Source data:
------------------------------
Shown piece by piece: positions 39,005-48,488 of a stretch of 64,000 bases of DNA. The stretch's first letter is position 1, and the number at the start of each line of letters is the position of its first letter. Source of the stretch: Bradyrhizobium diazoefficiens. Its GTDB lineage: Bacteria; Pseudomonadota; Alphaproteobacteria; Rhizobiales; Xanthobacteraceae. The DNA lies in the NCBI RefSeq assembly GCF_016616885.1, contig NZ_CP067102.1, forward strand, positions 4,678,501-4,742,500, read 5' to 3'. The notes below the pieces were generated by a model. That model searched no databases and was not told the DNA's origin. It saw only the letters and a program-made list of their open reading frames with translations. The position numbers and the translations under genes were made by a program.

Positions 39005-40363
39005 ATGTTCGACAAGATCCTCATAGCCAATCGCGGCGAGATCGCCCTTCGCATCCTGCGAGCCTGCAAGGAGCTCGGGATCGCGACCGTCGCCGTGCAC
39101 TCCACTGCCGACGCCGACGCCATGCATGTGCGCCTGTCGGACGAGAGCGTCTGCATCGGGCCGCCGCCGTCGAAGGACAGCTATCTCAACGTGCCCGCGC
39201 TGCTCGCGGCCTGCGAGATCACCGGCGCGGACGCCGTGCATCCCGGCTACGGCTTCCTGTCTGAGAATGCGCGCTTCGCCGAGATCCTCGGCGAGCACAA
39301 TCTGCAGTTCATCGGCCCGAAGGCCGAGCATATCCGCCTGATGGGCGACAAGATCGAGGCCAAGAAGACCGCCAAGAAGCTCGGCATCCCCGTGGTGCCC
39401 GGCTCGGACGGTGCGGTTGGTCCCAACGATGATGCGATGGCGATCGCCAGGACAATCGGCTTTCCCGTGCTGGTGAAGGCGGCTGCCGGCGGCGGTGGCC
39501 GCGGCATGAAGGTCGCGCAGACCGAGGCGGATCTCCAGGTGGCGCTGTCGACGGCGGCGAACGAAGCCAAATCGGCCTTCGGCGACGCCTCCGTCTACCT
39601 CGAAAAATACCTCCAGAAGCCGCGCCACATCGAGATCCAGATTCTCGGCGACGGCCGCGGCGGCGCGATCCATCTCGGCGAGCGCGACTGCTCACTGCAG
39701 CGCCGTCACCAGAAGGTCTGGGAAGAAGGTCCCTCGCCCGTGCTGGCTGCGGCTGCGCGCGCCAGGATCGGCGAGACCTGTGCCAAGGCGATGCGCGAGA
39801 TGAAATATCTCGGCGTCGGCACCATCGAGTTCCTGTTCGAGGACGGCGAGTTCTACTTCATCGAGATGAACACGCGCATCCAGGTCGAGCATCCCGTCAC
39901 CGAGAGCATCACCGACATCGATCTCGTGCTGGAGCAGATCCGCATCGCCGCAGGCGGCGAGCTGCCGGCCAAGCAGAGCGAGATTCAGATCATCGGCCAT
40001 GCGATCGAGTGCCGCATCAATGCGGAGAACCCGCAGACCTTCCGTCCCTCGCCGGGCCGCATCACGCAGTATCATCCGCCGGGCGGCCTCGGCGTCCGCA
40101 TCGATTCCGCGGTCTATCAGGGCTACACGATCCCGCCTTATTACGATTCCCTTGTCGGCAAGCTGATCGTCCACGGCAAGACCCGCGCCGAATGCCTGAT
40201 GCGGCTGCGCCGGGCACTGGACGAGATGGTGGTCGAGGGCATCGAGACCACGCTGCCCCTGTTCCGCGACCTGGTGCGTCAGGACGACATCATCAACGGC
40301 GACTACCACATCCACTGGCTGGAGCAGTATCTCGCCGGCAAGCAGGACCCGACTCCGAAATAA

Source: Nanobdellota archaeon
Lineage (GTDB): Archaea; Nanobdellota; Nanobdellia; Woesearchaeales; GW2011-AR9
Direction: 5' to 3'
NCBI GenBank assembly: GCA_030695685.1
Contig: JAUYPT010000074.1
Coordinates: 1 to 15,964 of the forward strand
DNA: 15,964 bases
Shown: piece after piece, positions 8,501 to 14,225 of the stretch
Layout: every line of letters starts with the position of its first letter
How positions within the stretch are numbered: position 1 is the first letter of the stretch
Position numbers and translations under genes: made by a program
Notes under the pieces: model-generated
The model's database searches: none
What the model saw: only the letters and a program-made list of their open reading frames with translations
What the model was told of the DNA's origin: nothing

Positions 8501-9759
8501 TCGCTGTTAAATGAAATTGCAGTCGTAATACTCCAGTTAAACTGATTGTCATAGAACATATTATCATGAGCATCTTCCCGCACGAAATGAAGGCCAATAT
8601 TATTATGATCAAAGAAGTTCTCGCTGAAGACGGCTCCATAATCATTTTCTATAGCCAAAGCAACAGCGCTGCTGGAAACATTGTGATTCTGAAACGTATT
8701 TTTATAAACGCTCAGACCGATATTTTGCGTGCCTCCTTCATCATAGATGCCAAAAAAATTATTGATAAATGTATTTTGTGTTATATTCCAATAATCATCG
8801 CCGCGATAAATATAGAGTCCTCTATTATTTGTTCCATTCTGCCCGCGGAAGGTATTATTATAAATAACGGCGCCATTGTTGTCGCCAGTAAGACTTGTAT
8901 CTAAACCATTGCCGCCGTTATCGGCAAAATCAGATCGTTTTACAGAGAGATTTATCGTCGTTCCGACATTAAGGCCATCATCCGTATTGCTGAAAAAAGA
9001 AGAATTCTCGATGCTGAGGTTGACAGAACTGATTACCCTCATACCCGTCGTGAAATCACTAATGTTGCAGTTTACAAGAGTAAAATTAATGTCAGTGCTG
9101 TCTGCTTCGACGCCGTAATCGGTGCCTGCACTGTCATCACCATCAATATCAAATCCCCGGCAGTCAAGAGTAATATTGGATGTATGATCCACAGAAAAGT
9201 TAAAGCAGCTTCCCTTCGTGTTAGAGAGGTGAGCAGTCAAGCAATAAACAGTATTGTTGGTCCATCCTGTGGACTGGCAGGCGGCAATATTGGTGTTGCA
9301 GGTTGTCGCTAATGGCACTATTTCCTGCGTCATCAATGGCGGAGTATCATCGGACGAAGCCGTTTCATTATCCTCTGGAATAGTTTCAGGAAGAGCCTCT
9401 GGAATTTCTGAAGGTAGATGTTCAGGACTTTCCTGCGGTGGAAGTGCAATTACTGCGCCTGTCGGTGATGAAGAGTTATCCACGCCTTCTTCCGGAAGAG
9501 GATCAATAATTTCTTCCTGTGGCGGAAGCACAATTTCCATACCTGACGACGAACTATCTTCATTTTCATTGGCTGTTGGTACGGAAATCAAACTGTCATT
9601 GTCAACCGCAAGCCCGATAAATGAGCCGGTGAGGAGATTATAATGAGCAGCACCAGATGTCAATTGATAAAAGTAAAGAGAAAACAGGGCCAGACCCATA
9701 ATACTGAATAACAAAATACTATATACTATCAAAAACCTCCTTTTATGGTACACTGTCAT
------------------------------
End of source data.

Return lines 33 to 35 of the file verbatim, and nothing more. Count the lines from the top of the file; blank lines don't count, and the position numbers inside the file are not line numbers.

8501 TCGCTGTTAAATGAAATTGCAGTCGTAATACTCCAGTTAAACTGATTGTCATAGAACATATTATCATGAGCATCTTCCCGCACGAAATGAAGGCCAATAT
8601 TATTATGATCAAAGAAGTTCTCGCTGAAGACGGCTCCATAATCATTTTCTATAGCCAAAGCAACAGCGCTGCTGGAAACATTGTGATTCTGAAACGTATT
8701 TTTATAAACGCTCAGACCGATATTTTGCGTGCCTCCTTCATCATAGATGCCAAAAAAATTATTGATAAATGTATTTTGTGTTATATTCCAATAATCATCG